Second Hand: The Story Behind the Items You Buy

Wednesday, July 20, 2016

Being aware of environmental issues means we all know that there’s a lot we could do to make sure we waste as little as possible, and recycle whenever we can. In today's consumer-driven society, the best way to save your own budget, help the environment and satisfy your shopping cravings is to buy second-hand. Usually, recycled wares are perfectly good items, which the original owner simply didn’t want anymore and, instead of ending up at a landfill, they were given a chance to live out the full extent of their useful lives in the hands of a new owner.

Lower Your Expenses 
One of the advantages of buying second hand is saving money. Beside the thrill of a treasure hunt (‘cause you never know what you’re going to find), in these stores you can buy numerous items for a much lower price. This will allow you to satisfy your fashion appetites, and to be practical and efficient when buying for your kids. Little ones grow out of their tiny clothes so fast, so if you don’t have an older kid in your family or a friend with a child you can inherit kids` clothes from, don’t hesitate to buy them second-hand.

What You See is What You Get
If you have an issue with buying used things, think about it like letting the pig out of the poke. The fact that the item had already been used for some time reveals its quality and potential flaws. You’ll see how a garment holds up after it’s been washed numerous times, or how nice looking furniture can stand the test of time. This way you can be sure that you are purchasing quality, well-made pieces, which otherwise you may not be able to afford.

It’s Not Only Good for Your Budget - It’s Good for the Planet, Too
Used products are usually discarded and eventually end up at a landfill, which is becoming a very big problem. It’s not only a waste of useful materials; buying new products also generates waste from the packaging materials such as plastic bags, tags, etc.

Buying used stuff will save unnecessary energy consumption and reduce pollution created in the process of production, manufacture and transportation of new items. Think about the fuel needed for the transportation of new clothes that come from thousands of miles away, compared with the amount used in the gathering and distribution of used items.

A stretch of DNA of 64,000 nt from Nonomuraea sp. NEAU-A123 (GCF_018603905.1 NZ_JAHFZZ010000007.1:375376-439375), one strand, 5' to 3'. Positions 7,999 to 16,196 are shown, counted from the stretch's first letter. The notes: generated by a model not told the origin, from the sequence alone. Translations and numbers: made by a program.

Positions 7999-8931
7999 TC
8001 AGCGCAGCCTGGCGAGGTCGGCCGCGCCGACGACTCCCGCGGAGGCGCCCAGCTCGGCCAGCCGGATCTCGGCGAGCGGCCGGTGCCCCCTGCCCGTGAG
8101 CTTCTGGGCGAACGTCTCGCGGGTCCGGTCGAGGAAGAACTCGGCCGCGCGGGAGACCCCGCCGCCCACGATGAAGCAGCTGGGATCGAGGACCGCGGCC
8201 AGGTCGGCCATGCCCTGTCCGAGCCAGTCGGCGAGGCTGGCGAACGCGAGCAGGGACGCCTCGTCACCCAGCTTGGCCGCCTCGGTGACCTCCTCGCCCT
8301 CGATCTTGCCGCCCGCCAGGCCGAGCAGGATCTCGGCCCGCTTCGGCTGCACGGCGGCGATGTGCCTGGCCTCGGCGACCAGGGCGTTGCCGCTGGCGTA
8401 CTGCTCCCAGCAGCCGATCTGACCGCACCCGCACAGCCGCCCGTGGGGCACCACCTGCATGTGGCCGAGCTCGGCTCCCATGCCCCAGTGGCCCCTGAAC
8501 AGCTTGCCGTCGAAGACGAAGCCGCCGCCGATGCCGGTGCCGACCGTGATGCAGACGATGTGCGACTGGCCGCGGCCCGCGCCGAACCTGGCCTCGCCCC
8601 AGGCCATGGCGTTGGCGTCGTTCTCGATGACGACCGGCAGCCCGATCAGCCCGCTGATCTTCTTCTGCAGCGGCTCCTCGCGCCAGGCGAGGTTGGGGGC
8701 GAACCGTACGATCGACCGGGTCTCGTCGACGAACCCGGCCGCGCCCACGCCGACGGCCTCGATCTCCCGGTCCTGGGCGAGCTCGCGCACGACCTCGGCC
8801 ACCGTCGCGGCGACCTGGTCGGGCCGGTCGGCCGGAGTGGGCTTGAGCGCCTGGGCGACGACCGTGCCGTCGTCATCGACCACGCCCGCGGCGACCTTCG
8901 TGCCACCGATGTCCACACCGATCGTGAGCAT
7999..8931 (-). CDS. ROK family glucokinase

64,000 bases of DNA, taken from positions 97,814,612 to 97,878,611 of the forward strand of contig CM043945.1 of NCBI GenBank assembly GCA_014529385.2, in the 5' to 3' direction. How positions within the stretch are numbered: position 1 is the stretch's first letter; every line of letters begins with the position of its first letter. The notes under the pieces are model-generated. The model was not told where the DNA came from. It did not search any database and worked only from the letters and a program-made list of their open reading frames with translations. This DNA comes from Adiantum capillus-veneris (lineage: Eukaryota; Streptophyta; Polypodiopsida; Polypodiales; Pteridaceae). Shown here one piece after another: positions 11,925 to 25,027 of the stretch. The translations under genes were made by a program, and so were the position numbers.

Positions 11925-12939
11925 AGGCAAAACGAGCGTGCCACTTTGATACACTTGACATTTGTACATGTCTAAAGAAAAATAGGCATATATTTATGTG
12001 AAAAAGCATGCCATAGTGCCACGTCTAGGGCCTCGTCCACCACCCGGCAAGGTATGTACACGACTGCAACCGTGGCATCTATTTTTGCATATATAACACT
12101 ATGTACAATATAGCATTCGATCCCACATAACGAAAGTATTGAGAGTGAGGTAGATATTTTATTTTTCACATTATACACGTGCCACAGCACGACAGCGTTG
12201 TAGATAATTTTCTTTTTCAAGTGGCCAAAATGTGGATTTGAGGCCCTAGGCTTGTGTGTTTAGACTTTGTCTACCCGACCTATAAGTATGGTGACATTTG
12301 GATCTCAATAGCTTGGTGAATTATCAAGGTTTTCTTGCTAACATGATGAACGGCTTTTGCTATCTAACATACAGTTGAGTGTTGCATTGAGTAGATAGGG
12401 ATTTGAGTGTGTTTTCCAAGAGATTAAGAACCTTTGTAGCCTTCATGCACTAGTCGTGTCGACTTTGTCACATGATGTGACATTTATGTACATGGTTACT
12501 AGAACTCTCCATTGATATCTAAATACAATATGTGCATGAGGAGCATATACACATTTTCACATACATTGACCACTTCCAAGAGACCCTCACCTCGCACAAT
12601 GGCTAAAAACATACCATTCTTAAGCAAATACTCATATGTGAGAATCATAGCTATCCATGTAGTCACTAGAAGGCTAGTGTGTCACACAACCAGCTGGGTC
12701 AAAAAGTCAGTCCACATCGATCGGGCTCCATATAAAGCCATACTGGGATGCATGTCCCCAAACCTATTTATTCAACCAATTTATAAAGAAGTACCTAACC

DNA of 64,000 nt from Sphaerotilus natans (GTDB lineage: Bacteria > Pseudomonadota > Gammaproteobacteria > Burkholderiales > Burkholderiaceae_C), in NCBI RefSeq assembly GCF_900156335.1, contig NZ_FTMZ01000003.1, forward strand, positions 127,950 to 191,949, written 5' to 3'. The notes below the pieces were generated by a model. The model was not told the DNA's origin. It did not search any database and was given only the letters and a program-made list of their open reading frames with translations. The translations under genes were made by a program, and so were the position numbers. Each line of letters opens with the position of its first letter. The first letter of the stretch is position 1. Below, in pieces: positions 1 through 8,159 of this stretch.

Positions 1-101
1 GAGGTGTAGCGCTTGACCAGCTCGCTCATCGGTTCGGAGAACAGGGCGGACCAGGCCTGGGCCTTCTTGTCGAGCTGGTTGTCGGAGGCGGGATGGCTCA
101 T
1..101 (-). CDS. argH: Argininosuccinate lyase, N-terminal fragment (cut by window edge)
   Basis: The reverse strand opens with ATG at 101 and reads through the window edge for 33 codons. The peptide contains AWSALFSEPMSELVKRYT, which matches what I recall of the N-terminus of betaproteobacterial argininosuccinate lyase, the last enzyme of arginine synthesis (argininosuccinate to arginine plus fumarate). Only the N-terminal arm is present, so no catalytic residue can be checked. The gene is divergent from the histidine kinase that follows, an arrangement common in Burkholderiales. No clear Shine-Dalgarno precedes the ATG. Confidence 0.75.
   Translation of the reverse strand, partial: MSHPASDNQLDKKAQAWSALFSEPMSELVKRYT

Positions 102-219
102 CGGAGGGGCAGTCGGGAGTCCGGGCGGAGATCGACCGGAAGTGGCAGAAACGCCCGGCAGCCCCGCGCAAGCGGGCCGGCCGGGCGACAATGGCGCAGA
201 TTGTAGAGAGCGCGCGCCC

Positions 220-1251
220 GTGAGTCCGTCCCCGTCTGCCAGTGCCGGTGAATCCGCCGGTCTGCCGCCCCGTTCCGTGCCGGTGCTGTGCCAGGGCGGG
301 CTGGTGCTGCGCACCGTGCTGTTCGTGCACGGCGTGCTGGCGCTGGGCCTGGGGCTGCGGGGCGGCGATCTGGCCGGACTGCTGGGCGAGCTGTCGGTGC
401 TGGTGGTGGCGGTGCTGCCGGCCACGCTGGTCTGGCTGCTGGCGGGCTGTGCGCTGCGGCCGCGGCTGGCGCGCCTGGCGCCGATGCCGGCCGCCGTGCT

Labour Exploitation
If you read the labels on branded products, you’ll (usually) see that they were made in developing nations.  People who work in factories in developing countries often work in inhuman and unfair conditions - a fact that most of the western customers aren’t aware of, or chose not to know.  By avoiding these clothes, you can exclude yourself from that chain of modern-age slavery. Even if you buy a second hand wardrobe from the same manufacturer, at least you won’t generate the need for new items.

Ethical and Eco Fashion
An alternative to common fashion trends are clothes made from organic and sustainable materials, following the rules of traditional skills of rural communities. These kind of manufactures, stand up against labor exploitation, environmental pollution and all of the other things which make high fashion so successful. Their way of production and collaboration is the so-called Fair trade fashion, in which all sides make a united team in order to produce ethical and eco-friendly fashion collections.

Naturally, buying second hand means you’ll have to make some compromises. Maybe you won’t find the exact t-shirt you were looking for, or the piece of furniture you just bought is slightly damaged. On the other hand, except their positive social and environmental impact, second hand items usually have a unique character which makes them much more interesting than current, mass produced items.

Author BIO:

Sophia Smith is Australian based fashion, beauty and lifestyle blogger. She enjoys spotting emerging trends and have a great passion for living well. Sophia writes mostly in fashion related topics, mainly through blogs and articles. She is regular contributor at High Style Life.

Find Sophia on: Twitter and Google +


Kezzie said...

Brilliant article! I agree most fervently.
I lived in Bali for a year and I was having a lesson at my music teacher's community place and there was a lady there sitting hand sewing sewing and beads onto some sandals to sell. She had barely scraped the surface of the task in the two hours I was there and I imagined that she wouldn't sell them for that much to a shop to sell and then a Westerner might buy them and wear them once, then discard when SO much work went into them.

Unknown said...

I'm happy to see that more and more bloggers are sharing the idea of eco fashion

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